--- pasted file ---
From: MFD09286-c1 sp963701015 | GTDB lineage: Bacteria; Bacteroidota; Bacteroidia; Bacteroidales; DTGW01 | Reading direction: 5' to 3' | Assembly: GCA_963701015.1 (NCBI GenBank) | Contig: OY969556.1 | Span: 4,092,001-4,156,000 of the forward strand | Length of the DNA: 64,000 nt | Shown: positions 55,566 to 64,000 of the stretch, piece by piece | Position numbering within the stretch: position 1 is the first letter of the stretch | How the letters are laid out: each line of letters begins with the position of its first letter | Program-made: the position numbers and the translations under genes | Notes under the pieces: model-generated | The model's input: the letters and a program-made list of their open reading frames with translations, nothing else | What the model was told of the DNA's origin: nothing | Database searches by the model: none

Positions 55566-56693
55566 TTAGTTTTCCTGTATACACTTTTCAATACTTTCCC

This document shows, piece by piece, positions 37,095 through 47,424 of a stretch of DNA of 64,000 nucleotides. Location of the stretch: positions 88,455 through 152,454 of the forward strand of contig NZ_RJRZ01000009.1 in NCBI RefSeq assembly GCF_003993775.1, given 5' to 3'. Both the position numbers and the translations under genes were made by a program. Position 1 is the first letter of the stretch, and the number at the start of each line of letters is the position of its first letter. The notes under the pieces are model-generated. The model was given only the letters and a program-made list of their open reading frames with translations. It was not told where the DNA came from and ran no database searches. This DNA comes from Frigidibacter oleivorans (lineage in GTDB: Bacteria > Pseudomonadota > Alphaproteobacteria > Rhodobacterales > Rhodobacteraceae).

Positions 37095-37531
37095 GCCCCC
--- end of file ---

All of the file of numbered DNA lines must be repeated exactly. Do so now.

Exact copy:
From: MFD09286-c1 sp963701015 | GTDB lineage: Bacteria; Bacteroidota; Bacteroidia; Bacteroidales; DTGW01 | Reading direction: 5' to 3' | Assembly: GCA_963701015.1 (NCBI GenBank) | Contig: OY969556.1 | Span: 4,092,001-4,156,000 of the forward strand | Length of the DNA: 64,000 nt | Shown: positions 55,566 to 64,000 of the stretch, piece by piece | Position numbering within the stretch: position 1 is the first letter of the stretch | How the letters are laid out: each line of letters begins with the position of its first letter | Program-made: the position numbers and the translations under genes | Notes under the pieces: model-generated | The model's input: the letters and a program-made list of their open reading frames with translations, nothing else | What the model was told of the DNA's origin: nothing | Database searches by the model: none

Positions 55566-56693
55566 TTAGTTTTCCTGTATACACTTTTCAATACTTTCCC

This document shows, piece by piece, positions 37,095 through 47,424 of a stretch of DNA of 64,000 nucleotides. Location of the stretch: positions 88,455 through 152,454 of the forward strand of contig NZ_RJRZ01000009.1 in NCBI RefSeq assembly GCF_003993775.1, given 5' to 3'. Both the position numbers and the translations under genes were made by a program. Position 1 is the first letter of the stretch, and the number at the start of each line of letters is the position of its first letter. The notes under the pieces are model-generated. The model was given only the letters and a program-made list of their open reading frames with translations. It was not told where the DNA came from and ran no database searches. This DNA comes from Frigidibacter oleivorans (lineage in GTDB: Bacteria > Pseudomonadota > Alphaproteobacteria > Rhodobacterales > Rhodobacteraceae).

Positions 37095-37531
37095 GCCCCC